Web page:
October 29, 1999
Reservation debate divides Amazon tribes

                  UIRAMUTA, Brazil (AP) -- In an era when so many ethnic groups are fighting
                  for a homeland, a group of Amazon Indians says they don't want theirs.

                  Four Indian tribes in a remote corner of the northern Amazon have been
                  fighting for 30 years for recognition of their claim to the land. But just when it
                  seemed their battle for a reservation was won, some members of the tribe
                  began speaking out against it.

                  The debate over the proposed 1.6-million-acre Raposa-Serra do Sol
                  reservation has split tribes and even families over their relations with white
                  civilization and the path they should follow into the next century. But the
                  disagreement, finally, comes down to money.

                  Mining the land's wealth

                   On one side are the pro-reservation Indians, who disdain settlers and say
                   the land is rightfully theirs. On the other side are those who say the area
                   is loaded with natural resources, including diamonds. They fear a
                   reservation would make it harder to unearth the land's wealth.

                  "Having the area declared a reservation means the white people
                  would have to go, and that you couldn't take out the lumber or even dream
                  of mining," says Ze Novaes Pereira da Silva, the son of Macuxi chief Jose
                  Macaranduba. "That's like giving me a house but saying I can't use the
                  bathroom or the silverware."

                  It's easy to tell which side Ze Novaes is on. In blue jeans, baseball cap,
                  checkered shirt and big shiny watch, all bought with his salary as the mayor's
                  chief of staff, he could almost pass for a prosperous white settler.

                  But across the river that separates the town of Uiramuta from the Indian
                  village, his older brother Orlando takes a bleaker view of white culture. For
                  him, the settlers who arrived in the 1950s searching for diamonds and gold
                  brought nothing but alcoholism and misery.

                  'They are invaders'

                  Orlando sits shirtless in front of his grass-roofed hut and looks
                  disdainfully at the 50-odd houses that comprise Uiramuta.

                  "That was our prayer house over there," says Orlando, who inherited
                  the post of chief from his 102-year-old alcoholic father. "They
                  say I gave them permission to build. Negative. They are invaders."

                  The four tribes -- the Ingarico, Macuxi, Taurepang and Wapixana -- have
                  about 12,000 members. The land those like Orlando claim as their own lies
                  along Brazil's border with Guyana, 2,250 miles northwest of Rio de Janeiro.

                  Last December, it seemed the pro-reservation contingent had won. But
                  before President Fernando Henrique Cardoso could sign a decree creating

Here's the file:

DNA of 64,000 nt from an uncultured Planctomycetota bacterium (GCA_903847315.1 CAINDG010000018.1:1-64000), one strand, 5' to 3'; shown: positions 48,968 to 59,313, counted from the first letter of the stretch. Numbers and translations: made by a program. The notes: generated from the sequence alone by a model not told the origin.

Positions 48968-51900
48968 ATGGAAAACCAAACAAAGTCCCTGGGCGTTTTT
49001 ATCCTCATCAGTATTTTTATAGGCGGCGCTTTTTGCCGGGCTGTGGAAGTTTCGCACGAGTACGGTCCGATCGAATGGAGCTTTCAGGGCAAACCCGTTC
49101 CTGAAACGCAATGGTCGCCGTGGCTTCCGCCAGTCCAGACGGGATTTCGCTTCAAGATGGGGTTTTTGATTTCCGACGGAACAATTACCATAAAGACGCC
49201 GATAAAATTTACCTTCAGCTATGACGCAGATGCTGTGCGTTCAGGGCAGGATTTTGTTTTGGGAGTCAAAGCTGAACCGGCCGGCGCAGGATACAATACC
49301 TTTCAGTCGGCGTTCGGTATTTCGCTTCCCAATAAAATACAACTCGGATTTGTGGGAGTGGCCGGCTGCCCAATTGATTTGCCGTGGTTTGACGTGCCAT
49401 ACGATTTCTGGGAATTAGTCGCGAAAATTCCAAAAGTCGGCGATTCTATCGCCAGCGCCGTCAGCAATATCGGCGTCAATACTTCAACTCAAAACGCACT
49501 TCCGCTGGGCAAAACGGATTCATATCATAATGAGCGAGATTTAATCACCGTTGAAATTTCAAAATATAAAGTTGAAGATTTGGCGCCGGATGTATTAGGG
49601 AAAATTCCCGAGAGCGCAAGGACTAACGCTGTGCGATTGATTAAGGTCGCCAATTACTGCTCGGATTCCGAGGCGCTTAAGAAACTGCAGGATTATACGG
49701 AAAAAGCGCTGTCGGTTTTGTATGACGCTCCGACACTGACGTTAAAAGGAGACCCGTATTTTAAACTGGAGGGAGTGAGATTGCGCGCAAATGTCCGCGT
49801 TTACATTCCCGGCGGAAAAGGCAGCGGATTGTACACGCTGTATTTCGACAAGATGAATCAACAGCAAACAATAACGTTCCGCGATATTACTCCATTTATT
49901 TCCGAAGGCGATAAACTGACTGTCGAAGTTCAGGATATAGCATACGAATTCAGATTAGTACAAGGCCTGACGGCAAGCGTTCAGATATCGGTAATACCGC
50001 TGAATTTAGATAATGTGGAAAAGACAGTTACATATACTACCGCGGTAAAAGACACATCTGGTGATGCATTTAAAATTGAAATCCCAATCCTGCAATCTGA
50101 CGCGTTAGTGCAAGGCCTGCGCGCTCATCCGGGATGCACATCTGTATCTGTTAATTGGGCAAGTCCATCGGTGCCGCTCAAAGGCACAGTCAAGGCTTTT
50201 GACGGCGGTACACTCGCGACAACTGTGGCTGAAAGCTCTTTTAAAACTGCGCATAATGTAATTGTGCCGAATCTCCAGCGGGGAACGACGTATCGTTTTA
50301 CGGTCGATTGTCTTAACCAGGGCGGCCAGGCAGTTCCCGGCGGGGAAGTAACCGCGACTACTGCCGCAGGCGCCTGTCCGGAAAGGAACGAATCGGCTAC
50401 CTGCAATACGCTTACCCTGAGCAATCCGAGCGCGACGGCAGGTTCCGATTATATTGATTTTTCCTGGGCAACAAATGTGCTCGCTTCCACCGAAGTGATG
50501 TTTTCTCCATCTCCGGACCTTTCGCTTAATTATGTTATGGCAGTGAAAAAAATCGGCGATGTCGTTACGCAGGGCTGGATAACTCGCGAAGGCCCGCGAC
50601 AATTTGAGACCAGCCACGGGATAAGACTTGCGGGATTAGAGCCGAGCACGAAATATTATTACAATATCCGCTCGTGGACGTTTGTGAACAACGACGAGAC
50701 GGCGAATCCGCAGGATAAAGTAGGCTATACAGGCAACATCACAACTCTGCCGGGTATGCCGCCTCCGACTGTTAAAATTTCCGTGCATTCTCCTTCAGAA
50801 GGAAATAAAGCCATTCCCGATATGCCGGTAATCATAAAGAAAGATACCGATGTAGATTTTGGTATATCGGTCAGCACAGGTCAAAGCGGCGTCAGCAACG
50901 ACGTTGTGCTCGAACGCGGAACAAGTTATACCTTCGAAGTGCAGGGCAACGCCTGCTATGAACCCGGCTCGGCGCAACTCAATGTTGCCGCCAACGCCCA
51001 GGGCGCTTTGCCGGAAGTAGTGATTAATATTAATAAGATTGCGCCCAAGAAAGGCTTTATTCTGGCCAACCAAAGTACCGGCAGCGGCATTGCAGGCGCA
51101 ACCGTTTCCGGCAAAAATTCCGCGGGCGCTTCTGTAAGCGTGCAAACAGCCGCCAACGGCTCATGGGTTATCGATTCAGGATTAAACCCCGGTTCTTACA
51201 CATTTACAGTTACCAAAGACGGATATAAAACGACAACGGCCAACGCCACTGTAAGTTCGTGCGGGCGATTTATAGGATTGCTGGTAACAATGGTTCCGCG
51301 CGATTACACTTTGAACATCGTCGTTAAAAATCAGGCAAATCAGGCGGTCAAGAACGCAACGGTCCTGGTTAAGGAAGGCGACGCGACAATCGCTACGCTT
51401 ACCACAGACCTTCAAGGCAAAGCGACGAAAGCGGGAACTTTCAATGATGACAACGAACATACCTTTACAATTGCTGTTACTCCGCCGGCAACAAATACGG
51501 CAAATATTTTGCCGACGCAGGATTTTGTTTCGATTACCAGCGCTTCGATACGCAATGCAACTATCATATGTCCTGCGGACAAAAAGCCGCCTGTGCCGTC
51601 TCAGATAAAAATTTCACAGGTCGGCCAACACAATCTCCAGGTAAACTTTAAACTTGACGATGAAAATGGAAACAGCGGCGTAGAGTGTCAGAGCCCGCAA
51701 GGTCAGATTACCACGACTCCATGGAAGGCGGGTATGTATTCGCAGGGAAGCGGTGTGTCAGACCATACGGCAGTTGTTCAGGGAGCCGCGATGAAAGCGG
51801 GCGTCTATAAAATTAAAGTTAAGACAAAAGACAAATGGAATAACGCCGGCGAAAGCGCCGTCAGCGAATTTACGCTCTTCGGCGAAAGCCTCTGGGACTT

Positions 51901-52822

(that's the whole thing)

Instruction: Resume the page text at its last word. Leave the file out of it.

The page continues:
the reservation, local politicians obtained a court order blocking it.

                  Surprisingly, some of the loudest critics of the reservation were Indians.
                  Many argued they didn't want as much land as the federal government said
                  they were entitled to.

                  Those Indian groups have urged demarcating the reservation in a way that
                  would keep the road open and allow the settlers to stay.

                  Claiming to speak for the majority, the Indians say they lived peacefully
                  alongside the settlers until foreign Catholic missionaries arrived in the early

                  "No one even cared about demarcation until the Italians (priests) arrived and
                  started all the trouble," said chief Damiao Marques. "Italy and Germany
                  want the area for the diamonds and gold."

                  Marques says he is afraid that if the area is designated as native territory, it
                  will somehow cease being part of Brazil and become vulnerable to foreign

                  And local politicians argue that with 42 percent of Roraima state occupied
                  by Indian reservations the mineral wealth is needlessly locked up,
                  discouraging further development.

                  "Who's going to invest in an indigenous area?" asks Wilson Jordao Mota
                  Bezerra, Uiramuta's 28-year-old mayor, the son of a white prospector and a
                  Macuxi Indian.

                  But Jerome Pereira da Silva of the Roraima Indigenous Council, which leads
                  the pro-reservation forces, says such arguments are nonsense. He says the
                  Indian groups that oppose demarcation are a small minority, with many --
                  like Ze Novaes -- on the government payroll in some way.

                  And Orlando, Ze Novaes' pro-reservation brother, says indigenous
                  ownership won't necessarily stop development. It will just leave it up to the
                  Indians to decide.

                  "Between Indians we can discuss and resolve things. Between Indians and
                  whites, that's very complicated," he says. "The white man is always looking
                  to expand his house. We can still do business, just with the white people
                  over there and us over here."

                    Copyright 1999 The Associated Press.